In this course we examine the issues of wealth and poverty from a variety of angles. We begin with the most basic questions: Why should we study poverty? Why should we study wealth? What do poverty and wealth mean for you and me? Then we turn to an in-depth examination of the nature and extent of wealth and poverty in the United States, answering such questions as: What is poverty? What is wealth? How are they defined and measured? Who is poor, and what are the causes and consequences of poverty? Who is rich, and what are the causes and consequences of wealth? What is the experience of being poor or rich in America? In doing so, we examine a number of issues related to poverty and wealth, including education, segregation, race, and gender. Finally, we examine potential solutions to some of the issues surrounding poverty, including social movements and anti-poverty policies.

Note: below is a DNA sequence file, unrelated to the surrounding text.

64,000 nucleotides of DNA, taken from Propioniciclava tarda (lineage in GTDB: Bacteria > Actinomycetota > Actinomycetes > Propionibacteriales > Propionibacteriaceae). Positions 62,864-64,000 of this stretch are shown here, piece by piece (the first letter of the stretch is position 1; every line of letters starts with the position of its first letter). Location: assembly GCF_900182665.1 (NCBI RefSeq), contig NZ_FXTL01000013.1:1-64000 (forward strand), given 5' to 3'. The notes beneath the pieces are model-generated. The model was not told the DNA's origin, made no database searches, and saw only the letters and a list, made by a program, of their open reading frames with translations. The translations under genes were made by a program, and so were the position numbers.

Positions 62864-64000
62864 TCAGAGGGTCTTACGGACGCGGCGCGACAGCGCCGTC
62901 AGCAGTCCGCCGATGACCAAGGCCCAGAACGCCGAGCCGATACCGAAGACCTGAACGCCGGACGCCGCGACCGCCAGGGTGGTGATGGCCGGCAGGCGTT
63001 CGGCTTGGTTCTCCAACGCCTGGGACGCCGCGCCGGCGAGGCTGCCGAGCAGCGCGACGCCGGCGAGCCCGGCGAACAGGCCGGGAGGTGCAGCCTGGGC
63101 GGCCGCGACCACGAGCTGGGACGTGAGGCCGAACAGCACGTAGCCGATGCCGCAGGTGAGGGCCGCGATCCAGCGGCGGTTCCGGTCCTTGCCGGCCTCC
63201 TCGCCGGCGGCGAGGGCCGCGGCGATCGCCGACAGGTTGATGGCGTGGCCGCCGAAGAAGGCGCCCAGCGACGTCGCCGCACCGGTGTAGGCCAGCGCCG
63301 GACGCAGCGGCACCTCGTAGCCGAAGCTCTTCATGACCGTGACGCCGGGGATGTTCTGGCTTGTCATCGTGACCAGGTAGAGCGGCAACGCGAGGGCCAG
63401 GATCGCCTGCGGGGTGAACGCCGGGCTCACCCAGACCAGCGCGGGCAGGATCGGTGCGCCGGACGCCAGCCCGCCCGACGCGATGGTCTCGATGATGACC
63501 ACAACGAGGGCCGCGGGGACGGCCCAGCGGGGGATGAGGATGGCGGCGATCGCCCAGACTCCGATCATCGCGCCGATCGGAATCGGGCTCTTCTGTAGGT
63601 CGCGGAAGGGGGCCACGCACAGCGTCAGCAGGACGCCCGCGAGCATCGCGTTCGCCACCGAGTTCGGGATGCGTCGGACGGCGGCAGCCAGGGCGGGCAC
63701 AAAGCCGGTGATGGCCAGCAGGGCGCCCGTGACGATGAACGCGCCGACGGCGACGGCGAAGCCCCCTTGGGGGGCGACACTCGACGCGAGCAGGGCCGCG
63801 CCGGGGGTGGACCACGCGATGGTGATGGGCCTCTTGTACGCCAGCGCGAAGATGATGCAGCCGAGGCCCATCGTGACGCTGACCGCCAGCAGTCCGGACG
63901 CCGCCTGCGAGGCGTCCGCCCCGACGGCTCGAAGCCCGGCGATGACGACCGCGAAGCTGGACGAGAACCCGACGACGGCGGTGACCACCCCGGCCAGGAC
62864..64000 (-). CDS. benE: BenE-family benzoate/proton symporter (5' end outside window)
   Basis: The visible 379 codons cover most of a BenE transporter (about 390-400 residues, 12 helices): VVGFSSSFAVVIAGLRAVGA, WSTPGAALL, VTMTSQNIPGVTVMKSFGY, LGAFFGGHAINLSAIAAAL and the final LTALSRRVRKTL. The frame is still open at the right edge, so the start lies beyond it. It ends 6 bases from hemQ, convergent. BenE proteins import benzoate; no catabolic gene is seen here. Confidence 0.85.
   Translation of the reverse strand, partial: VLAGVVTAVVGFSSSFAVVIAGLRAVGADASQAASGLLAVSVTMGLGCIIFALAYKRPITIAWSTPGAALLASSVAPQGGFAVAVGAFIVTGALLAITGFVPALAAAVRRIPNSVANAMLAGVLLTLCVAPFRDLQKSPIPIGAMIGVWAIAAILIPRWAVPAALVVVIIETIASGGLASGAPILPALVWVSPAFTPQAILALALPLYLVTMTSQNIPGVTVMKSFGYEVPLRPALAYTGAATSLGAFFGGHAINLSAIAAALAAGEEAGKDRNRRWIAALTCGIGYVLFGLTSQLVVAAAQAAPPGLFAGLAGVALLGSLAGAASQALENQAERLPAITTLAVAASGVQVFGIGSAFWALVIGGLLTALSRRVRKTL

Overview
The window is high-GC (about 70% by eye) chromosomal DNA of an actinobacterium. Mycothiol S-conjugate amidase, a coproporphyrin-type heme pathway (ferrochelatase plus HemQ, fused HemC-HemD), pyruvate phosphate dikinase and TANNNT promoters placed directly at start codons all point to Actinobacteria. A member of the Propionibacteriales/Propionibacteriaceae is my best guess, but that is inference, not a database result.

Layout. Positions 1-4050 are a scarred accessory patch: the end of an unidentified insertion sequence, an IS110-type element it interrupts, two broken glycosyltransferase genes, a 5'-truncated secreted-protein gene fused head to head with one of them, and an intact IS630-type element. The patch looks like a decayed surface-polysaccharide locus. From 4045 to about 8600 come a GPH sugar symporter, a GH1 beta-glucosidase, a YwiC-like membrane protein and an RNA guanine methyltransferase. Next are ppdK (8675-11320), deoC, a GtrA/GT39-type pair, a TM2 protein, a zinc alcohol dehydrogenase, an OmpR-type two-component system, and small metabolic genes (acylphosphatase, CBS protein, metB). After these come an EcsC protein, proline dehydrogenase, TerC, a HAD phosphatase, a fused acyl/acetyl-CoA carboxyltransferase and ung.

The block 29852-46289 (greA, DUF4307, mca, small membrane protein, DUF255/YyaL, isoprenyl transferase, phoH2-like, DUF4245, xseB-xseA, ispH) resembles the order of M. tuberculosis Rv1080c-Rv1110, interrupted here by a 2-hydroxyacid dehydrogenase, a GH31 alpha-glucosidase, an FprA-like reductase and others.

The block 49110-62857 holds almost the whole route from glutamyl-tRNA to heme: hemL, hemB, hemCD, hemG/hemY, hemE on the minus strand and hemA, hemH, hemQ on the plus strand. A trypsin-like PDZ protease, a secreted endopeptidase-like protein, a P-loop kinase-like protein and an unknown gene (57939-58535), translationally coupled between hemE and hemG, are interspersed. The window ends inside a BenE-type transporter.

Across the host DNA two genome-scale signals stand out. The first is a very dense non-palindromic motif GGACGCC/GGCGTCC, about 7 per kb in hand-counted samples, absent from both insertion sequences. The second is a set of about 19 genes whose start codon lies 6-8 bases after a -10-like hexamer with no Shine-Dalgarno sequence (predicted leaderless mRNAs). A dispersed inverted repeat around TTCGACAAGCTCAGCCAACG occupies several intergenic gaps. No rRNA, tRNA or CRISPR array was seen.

Erin Hatton is an associate professor of sociology at the University at Buffalo. Her research is centered in the sociology of work, while also extending into the fields of social inequality, cultural sociology, labor, law, and social policy. Her first book, "The Temp Economy: From Kelly Girls to Permatemps in Postwar America" (Temple University Press, 2011), weaves together gender, race, class, and work in a cultural analysis of the temporary help industry and rise of the new economy. Her current book project, "Between Work and Slavery: Coerced Labor at the Boundaries of American Citizenship", analyzes four groups of workers at the borders of exclusionary citizenship in the U.S.: prisoners, welfare recipients, college athletes, and graduate students.
Last updated: September 12, 2017 10:46 am EST